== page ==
For the millions of couples every year who struggle with infertility, in vitro fertilization (IVF) has changed the game. Now, from either the sperm and eggs of the couple or those of donors, thousands more children are born every year thanks to IVF.
Despite its increasingly common use and widespread support amongst experts, some have concerns about whether IVF is safe. Much of this concern stems from studies which have found increased risk for high blood pressure in women who undergo IVF treatment.
It is true that IVF can increase blood pressure, and this may be an important consideration in deciding whether it is the right treatment plan for you. However, it is important to remember that IVF is still largely considered safe, with benefits which may outweigh risks.
Let’s take a look at what IVF is, and what it isn’t.
IVF is more than just one procedure — it is a complex series of procedures that make up a treatment plan for conceiving a child. A full cycle of IVF usually takes about three weeks, but sometimes the different steps are split apart which lengthens the process. These steps include:
First, you’ll be treated with hormones that stimulate your ovaries to produce eggs. More than the usual one egg per month is needed for IVF because not all eggs will develop into healthy embryos when fertilized. Then, the eggs and sperm are retrieved — these are both outpatient procedures.
The eggs are fertilized in a lab, and monitored to see which ones develop into strong and healthy embryos. Then, after more hormone therapy, one or more embryos (IVF has been known to cause more instances of twins and triplets as a result of multiple embryo implants) is transferred to your uterus.
Around two weeks after embryo transfer, you’ll take a blood pregnancy test to see if your IVF treatment has worked!
IVF is the most effective form of ART, or assisted reproductive technology. As a result, it is one of the most commonly used treatments for those struggling with infertility. Your IVF provider can use your own eggs and sperm or those of a donor — a surrogate carrier can even be used.
Historically, there has been much anecdotal evidence and many smaller studies exploring the concept that women who undergo IVF procedures have a higher risk of high blood pressure. A larger study was recently conducted which may help researchers to understand how and when blood pressure can be affected by IVF procedures.
This study not only aimed to find whether a link existed, but also why. It was conducted by the European Society of Human Reproduction and Embryology. Researchers analyzed data from the national IVF registry of France, which includes data on over 70,000 pregnancies, delivered after 22 weeks gestation, from between 2013 and 2018.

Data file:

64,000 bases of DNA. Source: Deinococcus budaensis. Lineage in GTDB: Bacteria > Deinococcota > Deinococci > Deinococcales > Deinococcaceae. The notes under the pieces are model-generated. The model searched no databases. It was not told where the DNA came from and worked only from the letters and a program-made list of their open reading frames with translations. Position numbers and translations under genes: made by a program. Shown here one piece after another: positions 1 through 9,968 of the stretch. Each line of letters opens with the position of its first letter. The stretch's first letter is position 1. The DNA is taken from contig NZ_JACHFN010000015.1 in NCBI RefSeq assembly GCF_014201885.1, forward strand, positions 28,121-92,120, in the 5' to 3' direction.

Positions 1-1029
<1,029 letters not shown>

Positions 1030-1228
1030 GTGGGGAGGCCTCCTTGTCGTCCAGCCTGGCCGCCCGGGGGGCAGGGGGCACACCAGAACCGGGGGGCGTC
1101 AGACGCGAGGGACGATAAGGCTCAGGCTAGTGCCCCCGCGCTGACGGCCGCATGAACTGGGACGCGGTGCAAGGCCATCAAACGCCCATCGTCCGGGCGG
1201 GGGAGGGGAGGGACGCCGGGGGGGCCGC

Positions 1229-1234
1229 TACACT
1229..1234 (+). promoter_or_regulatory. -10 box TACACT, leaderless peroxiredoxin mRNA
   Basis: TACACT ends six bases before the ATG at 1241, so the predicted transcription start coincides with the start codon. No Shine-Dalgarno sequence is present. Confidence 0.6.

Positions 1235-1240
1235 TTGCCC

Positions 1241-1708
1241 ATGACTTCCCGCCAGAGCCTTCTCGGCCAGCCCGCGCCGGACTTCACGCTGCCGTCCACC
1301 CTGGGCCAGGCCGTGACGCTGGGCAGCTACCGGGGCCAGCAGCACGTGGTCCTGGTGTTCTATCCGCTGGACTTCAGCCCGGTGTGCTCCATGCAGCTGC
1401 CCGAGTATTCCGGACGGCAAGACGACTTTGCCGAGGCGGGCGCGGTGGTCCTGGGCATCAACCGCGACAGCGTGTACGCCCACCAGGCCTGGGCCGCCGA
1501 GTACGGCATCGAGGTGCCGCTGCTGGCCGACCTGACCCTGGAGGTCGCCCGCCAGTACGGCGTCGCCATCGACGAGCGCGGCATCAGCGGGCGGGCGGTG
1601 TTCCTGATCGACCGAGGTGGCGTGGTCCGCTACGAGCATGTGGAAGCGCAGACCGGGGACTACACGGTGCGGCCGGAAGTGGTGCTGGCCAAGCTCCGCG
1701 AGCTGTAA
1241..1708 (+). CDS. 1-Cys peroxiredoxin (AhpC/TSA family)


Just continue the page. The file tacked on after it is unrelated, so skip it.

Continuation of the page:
They found that there is a higher risk of preeclampsia and hypertension — both conditions involving elevated blood pressure — in pregnancies created from frozen-thawed embryos. The risk of high blood pressure was even greater in treatments where the uterus was prepared for implantation with hormone replacement therapies. These results mirror those of other smaller studies.
The results of this study underscore two significant considerations for those undergoing, researching, and providing IVF: the potentially harmful effects of prolonged high doses of hormone replacement therapy, and the protection provided by a corpus luteum.
The corpus luteum is a cluster of cells in the ovary which forms during pregnancy and produces progesterone. This helps to maintain the uterine lining during pregnancy and improves blood flow. Its growth is suppressed by hormone replacement therapy, which may contribute significantly to the increased blood pressure risk.
If you’re worried about developing hypertension or preeclampsia as a result of undergoing IVF treatment, talk to your doctor. Those who are already at risk of dangerously elevated blood pressure especially should have that conversation with their physician or IVF provider.
However, generally speaking it is still safe to undergo IVF treatment. This is even true with frozen-thawed embryos. The use of frozen embryos for IVF treatment has increased in recent years, as it has been seen to be equally or more effective than fresh embryos.
In fact, the use of frozen embryos has some safety benefits, including reduction of the risk of hyperstimulation. Women experiencing ovarian hyperstimulation may have bloating, nausea, abdominal swelling, and even blood clots, dehydration, or vomiting. Therefore, the researchers of the French study say that benefits of using frozen embryos for IVF continue to outweigh the risks.
In vitro fertilization, or IVF, is a safe and effective procedure that helps many women get pregnant every year. During the process, an egg — either from the woman’s own ovary or from an egg donor — is fertilized outside of the body and implanted directly into the woman’s uterus.
This process often includes freezing and thawing the fertilized embryo, as well as treating the woman with hormones to prepare her body for pregnancy. Both of these factors have been found to raise the likelihood of preeclampsia and hypertension.
However, IVF is still largely considered safe, and the use of hormones and frozen embryos has benefits that experts say outweigh risks. IVF continues to be a healthy and dependable option for thousands of couples struggling with infertility every year.